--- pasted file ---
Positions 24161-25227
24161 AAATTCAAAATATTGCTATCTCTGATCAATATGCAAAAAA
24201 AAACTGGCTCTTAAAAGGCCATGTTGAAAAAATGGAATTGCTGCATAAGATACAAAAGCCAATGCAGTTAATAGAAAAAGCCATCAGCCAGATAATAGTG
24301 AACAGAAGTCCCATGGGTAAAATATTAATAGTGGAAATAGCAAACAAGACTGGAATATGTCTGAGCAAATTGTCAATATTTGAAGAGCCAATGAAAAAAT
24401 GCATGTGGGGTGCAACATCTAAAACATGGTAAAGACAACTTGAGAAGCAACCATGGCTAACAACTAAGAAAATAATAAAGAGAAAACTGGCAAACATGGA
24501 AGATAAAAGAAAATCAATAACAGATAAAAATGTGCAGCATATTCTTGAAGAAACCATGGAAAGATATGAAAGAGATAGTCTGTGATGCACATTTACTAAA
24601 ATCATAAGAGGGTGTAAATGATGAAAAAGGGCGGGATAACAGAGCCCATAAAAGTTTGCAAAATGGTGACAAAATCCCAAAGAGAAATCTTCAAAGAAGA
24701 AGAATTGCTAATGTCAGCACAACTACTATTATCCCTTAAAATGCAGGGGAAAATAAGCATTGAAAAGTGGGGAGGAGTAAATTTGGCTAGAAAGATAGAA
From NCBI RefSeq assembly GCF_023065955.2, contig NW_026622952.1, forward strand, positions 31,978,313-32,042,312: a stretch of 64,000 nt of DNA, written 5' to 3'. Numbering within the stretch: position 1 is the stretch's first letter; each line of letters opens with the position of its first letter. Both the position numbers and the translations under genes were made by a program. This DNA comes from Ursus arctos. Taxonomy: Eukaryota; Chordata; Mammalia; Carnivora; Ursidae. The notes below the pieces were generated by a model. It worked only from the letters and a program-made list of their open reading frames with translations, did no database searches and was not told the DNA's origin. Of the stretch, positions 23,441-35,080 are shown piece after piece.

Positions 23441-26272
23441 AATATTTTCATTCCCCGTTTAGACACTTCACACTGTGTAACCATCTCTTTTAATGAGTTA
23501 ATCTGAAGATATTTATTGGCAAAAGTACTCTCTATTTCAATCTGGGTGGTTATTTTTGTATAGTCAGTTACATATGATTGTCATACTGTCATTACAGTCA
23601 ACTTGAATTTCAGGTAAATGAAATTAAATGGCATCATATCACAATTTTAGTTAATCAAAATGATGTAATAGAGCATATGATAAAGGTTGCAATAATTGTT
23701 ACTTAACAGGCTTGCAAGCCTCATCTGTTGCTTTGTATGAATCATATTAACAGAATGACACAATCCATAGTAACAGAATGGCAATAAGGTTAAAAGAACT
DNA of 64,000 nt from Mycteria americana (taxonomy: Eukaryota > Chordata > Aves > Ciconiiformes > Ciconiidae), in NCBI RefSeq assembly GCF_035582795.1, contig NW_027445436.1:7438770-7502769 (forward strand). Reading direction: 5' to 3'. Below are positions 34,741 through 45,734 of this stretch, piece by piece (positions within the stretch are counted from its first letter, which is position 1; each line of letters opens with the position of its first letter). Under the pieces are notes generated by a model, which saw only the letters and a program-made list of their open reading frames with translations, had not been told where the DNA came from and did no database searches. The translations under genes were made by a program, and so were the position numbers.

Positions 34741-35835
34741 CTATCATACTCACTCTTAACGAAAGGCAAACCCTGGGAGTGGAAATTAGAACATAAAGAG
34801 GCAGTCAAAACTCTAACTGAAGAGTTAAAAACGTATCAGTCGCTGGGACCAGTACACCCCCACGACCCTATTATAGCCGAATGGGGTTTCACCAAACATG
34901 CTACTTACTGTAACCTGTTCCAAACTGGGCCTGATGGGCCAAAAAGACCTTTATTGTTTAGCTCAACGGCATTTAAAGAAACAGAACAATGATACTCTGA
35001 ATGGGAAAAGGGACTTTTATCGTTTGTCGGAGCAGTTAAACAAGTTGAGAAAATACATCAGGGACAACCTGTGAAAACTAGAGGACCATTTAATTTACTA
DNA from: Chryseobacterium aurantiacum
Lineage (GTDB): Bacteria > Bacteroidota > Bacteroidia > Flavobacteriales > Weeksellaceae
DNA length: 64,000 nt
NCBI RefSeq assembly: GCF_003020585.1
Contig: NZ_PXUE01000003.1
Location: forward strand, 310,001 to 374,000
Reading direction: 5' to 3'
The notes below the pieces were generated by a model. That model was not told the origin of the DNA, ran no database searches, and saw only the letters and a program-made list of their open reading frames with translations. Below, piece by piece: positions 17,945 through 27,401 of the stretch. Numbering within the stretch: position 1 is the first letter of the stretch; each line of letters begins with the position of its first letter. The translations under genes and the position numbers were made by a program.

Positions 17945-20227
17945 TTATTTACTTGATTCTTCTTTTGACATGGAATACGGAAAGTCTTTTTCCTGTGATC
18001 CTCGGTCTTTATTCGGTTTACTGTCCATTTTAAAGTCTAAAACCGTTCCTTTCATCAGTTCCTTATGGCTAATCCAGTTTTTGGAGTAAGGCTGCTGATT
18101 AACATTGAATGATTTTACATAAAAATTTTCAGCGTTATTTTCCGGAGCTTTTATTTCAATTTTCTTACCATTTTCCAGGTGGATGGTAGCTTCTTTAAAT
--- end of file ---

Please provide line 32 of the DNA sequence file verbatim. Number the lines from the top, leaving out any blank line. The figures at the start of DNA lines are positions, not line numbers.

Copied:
18101 AACATTGAATGATTTTACATAAAAATTTTCAGCGTTATTTTCCGGAGCTTTTATTTCAATTTTCTTACCATTTTCCAGGTGGATGGTAGCTTCTTTAAAT